Visualising a century of platypus sightings

Users and uses of TERN data are proving to be as diverse as the data themselves. Join us as we showcase one TERN user’s engaging visual data story of 100 years of platypus sightings using Tasmanian State Government data openly available via TERN.

“TERN has excellent data for publishing visual data stories on Aussie plants and animals,” says Jonni Walker, a UK-based TERN user and author of The Data Blog and Data Darer.

Jonni’s stunning visuals of Tasmanian platypus sightings use TERN-delivered state government data capturing more than 100 years of platypus observations for 277 waterways across the breadth of Tasmania.

Jonni downloaded the open data via TERN’s AEKOS data portal, analysed and synthesized the information, then stitched it all together using the self-service analytics software Tableau to produce his ‘Platypus Dashboard’.

“I couldn’t resist the platypus dashboard,” says Jonni. “All the ingredients were there for a good story. There was easy access to excellent data, a prehistoric animal with some seriously weird biology and excellent visuals and videos: the perfect storm.”

The Tasmanian Platypus Survey dataset has been submitted into TERN’s AEKOS data portal by Tasmania’s Department of Primary Industries, Parks, Water and Environment (DPIPWE). It contains historic records from 1901 to 2007 that were compiled and analysed to run a comprehensive survey across Tasmania and King Island between 2008 and 2009.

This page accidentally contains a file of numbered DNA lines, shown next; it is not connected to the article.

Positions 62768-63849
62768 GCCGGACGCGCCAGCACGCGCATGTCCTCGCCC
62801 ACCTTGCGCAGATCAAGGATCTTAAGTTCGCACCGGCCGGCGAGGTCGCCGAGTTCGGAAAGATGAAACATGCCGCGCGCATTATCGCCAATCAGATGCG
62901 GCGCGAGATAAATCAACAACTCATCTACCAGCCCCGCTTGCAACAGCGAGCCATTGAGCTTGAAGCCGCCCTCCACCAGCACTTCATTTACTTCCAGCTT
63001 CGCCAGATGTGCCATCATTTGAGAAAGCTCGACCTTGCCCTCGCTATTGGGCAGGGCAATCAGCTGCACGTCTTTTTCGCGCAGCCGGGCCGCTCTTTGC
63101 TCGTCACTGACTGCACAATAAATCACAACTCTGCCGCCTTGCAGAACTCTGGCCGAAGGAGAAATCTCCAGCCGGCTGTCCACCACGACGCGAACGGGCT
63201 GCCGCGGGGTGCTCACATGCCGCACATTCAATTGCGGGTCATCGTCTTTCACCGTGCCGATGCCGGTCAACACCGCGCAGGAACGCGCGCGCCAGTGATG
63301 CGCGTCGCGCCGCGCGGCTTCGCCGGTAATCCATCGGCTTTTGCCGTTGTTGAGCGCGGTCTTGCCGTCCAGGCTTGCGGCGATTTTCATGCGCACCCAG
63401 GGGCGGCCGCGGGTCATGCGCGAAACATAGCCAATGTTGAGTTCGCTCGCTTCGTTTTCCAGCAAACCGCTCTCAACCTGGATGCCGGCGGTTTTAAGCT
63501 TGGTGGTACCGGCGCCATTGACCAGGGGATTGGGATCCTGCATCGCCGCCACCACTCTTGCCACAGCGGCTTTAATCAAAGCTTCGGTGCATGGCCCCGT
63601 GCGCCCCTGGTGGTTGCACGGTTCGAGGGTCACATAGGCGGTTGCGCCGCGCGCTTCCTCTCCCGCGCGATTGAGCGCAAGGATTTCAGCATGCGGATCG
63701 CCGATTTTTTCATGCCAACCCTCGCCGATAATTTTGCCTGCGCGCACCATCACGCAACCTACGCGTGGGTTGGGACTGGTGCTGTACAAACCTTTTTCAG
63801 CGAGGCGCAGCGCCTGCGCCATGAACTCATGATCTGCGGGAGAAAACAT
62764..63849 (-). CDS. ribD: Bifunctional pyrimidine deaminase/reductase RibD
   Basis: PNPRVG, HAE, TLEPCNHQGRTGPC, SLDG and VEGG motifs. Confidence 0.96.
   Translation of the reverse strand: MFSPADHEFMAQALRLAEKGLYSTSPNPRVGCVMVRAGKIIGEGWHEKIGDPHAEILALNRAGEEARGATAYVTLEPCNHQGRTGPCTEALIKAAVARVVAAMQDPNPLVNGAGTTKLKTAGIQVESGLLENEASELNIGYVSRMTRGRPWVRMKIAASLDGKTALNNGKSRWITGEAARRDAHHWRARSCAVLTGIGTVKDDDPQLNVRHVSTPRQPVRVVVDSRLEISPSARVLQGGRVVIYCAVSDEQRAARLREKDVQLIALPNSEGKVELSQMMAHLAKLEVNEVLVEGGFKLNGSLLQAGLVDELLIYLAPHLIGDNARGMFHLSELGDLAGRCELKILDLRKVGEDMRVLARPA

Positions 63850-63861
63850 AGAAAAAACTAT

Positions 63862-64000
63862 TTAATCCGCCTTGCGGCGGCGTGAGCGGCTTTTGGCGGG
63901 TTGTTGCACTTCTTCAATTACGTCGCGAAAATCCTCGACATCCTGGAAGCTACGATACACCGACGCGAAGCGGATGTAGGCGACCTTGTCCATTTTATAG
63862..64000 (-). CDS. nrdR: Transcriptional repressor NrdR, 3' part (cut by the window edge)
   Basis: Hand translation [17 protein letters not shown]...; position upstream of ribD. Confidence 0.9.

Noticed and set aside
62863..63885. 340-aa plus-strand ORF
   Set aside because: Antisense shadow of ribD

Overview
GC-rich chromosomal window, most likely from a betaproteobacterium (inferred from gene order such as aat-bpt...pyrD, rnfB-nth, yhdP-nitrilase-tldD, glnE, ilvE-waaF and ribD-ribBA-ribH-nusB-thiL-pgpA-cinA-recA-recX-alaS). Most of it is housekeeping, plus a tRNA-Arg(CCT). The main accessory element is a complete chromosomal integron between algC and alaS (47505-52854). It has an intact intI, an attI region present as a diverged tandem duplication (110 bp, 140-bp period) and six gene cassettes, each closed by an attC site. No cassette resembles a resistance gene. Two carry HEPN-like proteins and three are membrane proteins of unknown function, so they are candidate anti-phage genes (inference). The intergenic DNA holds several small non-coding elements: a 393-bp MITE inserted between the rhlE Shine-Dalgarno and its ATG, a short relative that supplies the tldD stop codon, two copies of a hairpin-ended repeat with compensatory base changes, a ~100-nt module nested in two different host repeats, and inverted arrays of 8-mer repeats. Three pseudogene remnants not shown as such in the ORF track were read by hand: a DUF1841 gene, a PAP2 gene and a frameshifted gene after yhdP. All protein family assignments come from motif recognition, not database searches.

Open-access via TERN is, for the first time, enabling the ecosystem research community to view and download site data on platypus observations, collection methods and the relationship among observations.  It is this centralisation and increased accessibility to the dataset that also contributes to the enduring knowledge base for this precious creature.

  • Click here to access the Tasmanian Platypus Survey dataset via the TERN Data Discovery Portal
  • TERN AEKOS currently makes openly available high quality, scientific survey data from over 95,000 sites; over 1,000 surveys with complete metadata; and Australia-wide in-situ species and environment data. It also houses a large number of critical state and territory government survey and monitoring datasets.
  • More information on the dataset and the infrastructure making it openly available can be found in this previous TERN eNewsletter article and in this Tasmanian Geographic story.
  • Jonni Walker is a UK-based Business Intelligence Analyst (Twitter) who is passionate about producing high quality data analytics to communicate amazing data stories. He’s a featured Tableau author and also authors The Data Blog and Data Darer.

Published in TERN newsletter October 2017

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